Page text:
The patient underwent a right frontotemporal craniotomy with a temporal lobectomy encompassing the lesion in its entirety ([Fig. 2]). The lesion had a hard, vascularized consistency, and a cystic area of yellowish content, macroscopically similar to an HGG.

Zoom Image
Fig. 2 Postoperative magnetic resonance imaging (axial, T1, with gadolinium) revealing right temporal lobectomy with absence of anomalous contrast uptake.

Clinically, the patient improved postoperatively, without headaches or focal deficits.

The neuropathological examination revealed a germ cell tumor forming, in some places, tubular structures composed of cells with prominent nuclei, and numerous mitoses were observed. The immunocytochemical examination was positive for both α-fetoprotein and glypican 3,([Fig. 3]), and negative for glial fibrillary acidic protein (GFAP), human chorionic gonadotropin (HCG), and epithelial markers. In this sense, a systemic investigation including a positron emission tomography (PET) scan was performed to investigate a possible primary tumor (assuming that, from the location of the brain lesion, it would be metastatic). The investigation was negative, and no other tumor was found. The study of the neuraxis also revealed no other lesions.

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Fig. 3 Hematoxylin eosin (HE) histology (a) demonstrating neoplasia formed by lobules of nucleolated round nuclei, with numerous mitoses (arrows), positive immunocytochemistry for alpha-fetoprotein (b) and glypican 3 (c).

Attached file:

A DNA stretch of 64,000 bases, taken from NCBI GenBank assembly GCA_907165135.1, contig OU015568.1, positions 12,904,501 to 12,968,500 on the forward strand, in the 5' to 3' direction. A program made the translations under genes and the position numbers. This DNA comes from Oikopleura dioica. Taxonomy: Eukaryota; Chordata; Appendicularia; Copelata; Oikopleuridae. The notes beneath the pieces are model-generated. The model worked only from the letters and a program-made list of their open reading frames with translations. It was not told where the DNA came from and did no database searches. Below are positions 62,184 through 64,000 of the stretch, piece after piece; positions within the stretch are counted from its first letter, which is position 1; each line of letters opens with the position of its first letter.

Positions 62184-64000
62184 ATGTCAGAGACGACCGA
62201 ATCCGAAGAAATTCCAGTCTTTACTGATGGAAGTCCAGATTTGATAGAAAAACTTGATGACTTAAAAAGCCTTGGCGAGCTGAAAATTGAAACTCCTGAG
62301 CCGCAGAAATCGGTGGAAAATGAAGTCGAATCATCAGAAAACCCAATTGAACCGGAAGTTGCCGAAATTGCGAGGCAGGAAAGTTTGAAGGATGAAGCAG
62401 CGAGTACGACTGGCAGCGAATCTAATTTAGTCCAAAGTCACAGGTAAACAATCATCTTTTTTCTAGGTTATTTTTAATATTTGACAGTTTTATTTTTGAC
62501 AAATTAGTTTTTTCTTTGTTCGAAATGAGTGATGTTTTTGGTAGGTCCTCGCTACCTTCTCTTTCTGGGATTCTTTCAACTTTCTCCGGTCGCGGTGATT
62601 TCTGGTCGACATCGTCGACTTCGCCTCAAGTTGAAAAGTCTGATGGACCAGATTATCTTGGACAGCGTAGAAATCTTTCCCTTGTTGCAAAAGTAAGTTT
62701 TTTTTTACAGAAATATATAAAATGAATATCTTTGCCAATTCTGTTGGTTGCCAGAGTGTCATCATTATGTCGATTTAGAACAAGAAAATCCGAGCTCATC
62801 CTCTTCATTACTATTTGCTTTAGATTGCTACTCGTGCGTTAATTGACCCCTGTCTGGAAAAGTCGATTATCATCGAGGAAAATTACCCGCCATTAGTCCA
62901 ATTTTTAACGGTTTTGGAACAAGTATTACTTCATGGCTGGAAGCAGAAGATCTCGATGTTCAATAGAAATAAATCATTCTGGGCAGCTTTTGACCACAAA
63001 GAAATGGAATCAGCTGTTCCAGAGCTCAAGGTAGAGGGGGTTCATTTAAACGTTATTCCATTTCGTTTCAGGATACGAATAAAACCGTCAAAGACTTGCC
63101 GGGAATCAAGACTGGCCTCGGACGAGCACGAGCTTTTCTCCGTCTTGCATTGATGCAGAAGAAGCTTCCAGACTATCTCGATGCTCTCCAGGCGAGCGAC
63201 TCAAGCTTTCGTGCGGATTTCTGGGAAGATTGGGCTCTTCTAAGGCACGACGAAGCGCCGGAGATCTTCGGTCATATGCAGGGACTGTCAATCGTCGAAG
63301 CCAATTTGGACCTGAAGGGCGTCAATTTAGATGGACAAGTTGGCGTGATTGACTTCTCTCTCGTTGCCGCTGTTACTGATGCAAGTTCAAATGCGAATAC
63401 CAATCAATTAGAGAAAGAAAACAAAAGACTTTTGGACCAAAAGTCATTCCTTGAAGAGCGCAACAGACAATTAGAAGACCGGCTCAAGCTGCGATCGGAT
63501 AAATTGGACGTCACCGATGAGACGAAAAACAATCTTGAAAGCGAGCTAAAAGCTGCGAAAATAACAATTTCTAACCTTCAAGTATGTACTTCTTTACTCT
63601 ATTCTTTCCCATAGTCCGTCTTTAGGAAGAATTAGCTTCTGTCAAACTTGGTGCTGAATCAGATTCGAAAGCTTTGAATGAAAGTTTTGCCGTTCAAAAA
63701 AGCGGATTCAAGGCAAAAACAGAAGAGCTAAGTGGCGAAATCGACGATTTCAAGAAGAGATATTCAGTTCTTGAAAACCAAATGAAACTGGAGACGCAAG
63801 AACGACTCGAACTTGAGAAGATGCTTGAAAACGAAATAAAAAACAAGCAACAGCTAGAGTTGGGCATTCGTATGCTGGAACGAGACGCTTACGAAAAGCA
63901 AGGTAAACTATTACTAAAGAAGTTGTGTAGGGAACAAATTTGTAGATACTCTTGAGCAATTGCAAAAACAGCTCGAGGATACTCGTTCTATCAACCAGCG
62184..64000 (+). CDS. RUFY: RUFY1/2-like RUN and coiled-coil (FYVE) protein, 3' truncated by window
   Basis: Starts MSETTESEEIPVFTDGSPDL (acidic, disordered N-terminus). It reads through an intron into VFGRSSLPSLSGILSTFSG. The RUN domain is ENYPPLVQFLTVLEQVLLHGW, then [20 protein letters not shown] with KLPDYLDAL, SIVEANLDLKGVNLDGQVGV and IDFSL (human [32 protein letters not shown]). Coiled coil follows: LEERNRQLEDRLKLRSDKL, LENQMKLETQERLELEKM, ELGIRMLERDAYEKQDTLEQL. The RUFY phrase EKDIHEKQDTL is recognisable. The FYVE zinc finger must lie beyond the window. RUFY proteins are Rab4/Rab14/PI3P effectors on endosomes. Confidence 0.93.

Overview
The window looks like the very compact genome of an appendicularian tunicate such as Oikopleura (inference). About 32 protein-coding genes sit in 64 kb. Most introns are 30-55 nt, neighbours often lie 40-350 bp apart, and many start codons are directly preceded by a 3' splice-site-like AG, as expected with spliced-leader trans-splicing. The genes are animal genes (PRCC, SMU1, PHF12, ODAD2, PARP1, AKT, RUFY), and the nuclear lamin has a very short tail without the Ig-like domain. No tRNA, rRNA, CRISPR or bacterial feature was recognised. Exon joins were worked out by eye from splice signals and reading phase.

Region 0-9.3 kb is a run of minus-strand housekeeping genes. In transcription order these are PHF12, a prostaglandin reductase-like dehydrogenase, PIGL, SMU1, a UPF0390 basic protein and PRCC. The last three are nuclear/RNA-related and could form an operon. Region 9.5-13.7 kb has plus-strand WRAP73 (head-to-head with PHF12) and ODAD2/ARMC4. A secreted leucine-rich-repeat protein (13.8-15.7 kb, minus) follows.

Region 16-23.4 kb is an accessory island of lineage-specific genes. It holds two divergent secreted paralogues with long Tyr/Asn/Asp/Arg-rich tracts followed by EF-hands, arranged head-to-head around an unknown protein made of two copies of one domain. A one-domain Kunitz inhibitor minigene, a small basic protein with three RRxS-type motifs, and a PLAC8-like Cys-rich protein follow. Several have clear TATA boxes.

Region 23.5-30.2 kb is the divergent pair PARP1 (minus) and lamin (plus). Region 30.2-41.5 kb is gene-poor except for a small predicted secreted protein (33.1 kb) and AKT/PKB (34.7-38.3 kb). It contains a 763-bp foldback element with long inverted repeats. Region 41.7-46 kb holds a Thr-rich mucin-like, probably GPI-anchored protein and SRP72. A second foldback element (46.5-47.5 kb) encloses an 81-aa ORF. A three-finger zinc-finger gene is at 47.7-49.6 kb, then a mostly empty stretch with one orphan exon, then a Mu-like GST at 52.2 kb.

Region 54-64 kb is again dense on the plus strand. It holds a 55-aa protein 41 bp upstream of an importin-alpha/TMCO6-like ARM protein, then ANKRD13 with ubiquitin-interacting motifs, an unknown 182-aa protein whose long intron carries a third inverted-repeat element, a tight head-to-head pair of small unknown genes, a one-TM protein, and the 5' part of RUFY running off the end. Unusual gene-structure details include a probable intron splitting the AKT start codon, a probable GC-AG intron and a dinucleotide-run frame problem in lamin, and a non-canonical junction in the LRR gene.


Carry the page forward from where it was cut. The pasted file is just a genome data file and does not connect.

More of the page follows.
The patient was directed to four cycles of chemotherapy – ifosfamide + cisplatin + etoposide (ICE), which would be followed by holocranial brain radiotherapy.

At 3 months, during the third cycle of chemotherapy, a magnetic resonance imaging (MRI) exam revealed intracranial meningeal metastases. At this time, the patient remained clinically stable. A decision was made to continue with the fourth cycle of chemotherapy and subsequent radiotherapy. At an MRI exam performed at 5 months, the patient maintained the metastases already known ([Fig. 4]). Three weeks after this examination, already under radiotherapy, there was an important neurological deterioration, revealing a marked growth of metastases in the computerized axial tomography (CAT) scan, as well as new lesions ([Fig. 5]). Due to the lack of response to the treatment, the radiotherapy was discontinued. The patient deteriorated rapidly to a comatose state, dying 3 weeks later, ∼ 7 months after surgery.

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Fig. 4 Magnetic resonance imaging (axial, T1, with contrast) at 5 months with evidence of metastasis.
Zoom Image
Fig. 5 Computed axial tomography (3 weeks after magnetic resonance imaging [[Fig. 3]] under radiotherapy) revealing marked lesion growth and de novo lesions.

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Discussion

Germ cell tumors are divided into two major groups: germ cell and non-germ cell tumors (yolk sac tumor, choriocarcinoma, embryonal carcinomas, and teratomas).[7] The latter group has a worse prognosis.[6] [7]

In the presence of a tumor located in the midline, in a child or young adult, the hypothesis of a germ cell tumor should be considered. A search for tumor markers (α-fetoprotein and β-HCG) in the blood and/or in the cerebrospinal fluid (CSF) should be performed.